tv Made in Germany - Game of Trade - playing global commerce Deutsche Welle March 28, 2018 10:30am-11:01am CEST
d.w. true diversity. of the world of science is at home in many languages. on a lot of programming go and they will be sure you can use your show and i pad our innovations magazine for. us from every week and always looking to the future fund d w dot com for science and research. it's a game of train welcome to the biggest gambling table known to man international trade relations if you have the bill then sure and tyed go and fight with. sar
a collaborative approach form an alliance with the e.u. and its right to mission to see the moms from all the luck in the background and pounds when the time is right with chinese president xi jinping employ tactical skills fight back with bob what's your x. forms. whatever you do choose your strategy wisely that's a lot at stake. welcome to made in germany. global trade policy is indeed a game of strategy so i understand that it's important to look at the different interests that all involved a pushing but all the really so different in the end everybody wants to sell their stuff to everyone else and while that is true it's anything but simple let's have a look at the key players and their different strategies and what is right now looking increasingly lied to prelude to a trade war. main protagonist in this drama is u.s.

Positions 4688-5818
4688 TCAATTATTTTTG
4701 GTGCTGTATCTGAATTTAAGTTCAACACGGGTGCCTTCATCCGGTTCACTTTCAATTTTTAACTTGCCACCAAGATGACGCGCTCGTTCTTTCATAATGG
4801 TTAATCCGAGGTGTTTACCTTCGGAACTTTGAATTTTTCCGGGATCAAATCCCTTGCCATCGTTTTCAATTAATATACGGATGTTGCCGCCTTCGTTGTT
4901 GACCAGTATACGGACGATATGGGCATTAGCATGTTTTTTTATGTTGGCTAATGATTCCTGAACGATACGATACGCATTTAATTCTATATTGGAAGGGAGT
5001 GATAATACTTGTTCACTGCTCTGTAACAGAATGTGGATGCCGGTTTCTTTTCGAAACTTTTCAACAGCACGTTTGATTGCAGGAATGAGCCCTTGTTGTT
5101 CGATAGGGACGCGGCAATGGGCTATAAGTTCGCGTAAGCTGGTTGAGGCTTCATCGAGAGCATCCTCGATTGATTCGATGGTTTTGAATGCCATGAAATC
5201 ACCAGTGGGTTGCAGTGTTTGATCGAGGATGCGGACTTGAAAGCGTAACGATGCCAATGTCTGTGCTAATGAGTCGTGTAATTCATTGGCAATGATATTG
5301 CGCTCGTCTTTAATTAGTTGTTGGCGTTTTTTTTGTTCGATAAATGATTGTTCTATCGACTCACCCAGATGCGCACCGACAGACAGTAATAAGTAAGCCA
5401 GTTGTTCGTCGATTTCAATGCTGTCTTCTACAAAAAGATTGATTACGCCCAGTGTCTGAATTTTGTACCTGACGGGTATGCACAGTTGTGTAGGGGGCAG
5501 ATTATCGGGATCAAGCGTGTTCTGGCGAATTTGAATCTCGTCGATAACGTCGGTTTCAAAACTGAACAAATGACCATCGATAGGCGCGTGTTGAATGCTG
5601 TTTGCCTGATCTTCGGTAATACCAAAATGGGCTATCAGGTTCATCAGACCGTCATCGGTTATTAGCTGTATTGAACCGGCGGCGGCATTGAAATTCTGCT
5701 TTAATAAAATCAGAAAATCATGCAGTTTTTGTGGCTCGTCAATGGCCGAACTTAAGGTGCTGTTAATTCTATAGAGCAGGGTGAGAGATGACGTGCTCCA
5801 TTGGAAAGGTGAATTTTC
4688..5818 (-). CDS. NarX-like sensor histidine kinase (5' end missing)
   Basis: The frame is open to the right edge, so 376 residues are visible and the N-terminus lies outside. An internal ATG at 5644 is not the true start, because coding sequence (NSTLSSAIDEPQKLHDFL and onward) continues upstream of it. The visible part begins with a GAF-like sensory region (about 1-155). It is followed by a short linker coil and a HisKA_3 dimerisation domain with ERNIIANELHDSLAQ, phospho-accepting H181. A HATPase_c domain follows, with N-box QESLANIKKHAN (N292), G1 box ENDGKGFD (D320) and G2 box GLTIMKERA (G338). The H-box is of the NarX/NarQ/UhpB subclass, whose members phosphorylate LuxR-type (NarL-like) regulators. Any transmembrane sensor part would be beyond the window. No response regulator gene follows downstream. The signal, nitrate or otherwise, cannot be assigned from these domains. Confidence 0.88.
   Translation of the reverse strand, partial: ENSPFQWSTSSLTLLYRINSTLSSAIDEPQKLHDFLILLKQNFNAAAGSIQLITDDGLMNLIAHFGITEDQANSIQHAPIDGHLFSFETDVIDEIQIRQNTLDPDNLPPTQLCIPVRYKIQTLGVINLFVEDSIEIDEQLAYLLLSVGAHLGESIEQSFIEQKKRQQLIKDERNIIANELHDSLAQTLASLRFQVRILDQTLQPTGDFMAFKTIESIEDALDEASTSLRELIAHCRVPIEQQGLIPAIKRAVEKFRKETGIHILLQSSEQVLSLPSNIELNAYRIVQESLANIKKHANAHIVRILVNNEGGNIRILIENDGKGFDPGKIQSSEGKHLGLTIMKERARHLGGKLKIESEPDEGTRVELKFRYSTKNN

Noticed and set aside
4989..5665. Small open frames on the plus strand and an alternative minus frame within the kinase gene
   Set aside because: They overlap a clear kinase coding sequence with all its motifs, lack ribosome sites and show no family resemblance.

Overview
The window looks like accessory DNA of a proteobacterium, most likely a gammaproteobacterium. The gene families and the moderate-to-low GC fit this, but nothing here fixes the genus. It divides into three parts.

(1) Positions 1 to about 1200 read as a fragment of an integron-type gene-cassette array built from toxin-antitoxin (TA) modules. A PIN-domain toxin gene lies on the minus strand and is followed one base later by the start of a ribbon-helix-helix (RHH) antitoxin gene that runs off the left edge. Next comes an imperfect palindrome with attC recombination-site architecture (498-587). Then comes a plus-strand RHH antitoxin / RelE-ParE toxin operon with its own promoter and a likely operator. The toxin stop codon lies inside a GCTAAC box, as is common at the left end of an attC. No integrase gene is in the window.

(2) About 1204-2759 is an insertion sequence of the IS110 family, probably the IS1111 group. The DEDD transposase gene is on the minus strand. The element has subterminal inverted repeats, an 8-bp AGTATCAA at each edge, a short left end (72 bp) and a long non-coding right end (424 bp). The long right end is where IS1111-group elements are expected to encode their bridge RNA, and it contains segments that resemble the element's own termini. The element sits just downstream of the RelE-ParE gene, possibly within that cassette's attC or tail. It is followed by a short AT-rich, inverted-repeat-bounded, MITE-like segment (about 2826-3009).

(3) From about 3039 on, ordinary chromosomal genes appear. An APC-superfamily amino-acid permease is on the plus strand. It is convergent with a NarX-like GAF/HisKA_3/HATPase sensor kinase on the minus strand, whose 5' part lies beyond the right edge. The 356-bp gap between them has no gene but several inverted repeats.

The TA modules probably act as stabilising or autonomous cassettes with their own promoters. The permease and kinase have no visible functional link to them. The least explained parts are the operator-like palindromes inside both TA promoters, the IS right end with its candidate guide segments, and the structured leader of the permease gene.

president donald trump he's leading the charge aggressive and unpredictable strategy is to exert so much pressure that the other players make concessions. he announced tariffs on steel and alimony men ports then suspended them for the e.u. and a few others. has declared target is china which he accuses of technology theft and unfair trading practices trump intends to slap tariffs on sixty billion dollars of chinese imports a year it's a risky bet for many reasons trump claims the us is being cheated by other countries in the realm of global trade his mantras are america first and make america great again he's promised to revive manufacturing at home the u.s. has a significant rust belt regions where the steel and auto industries among others collapsed in the face of foreign competition. and chinese president xi jinping is the key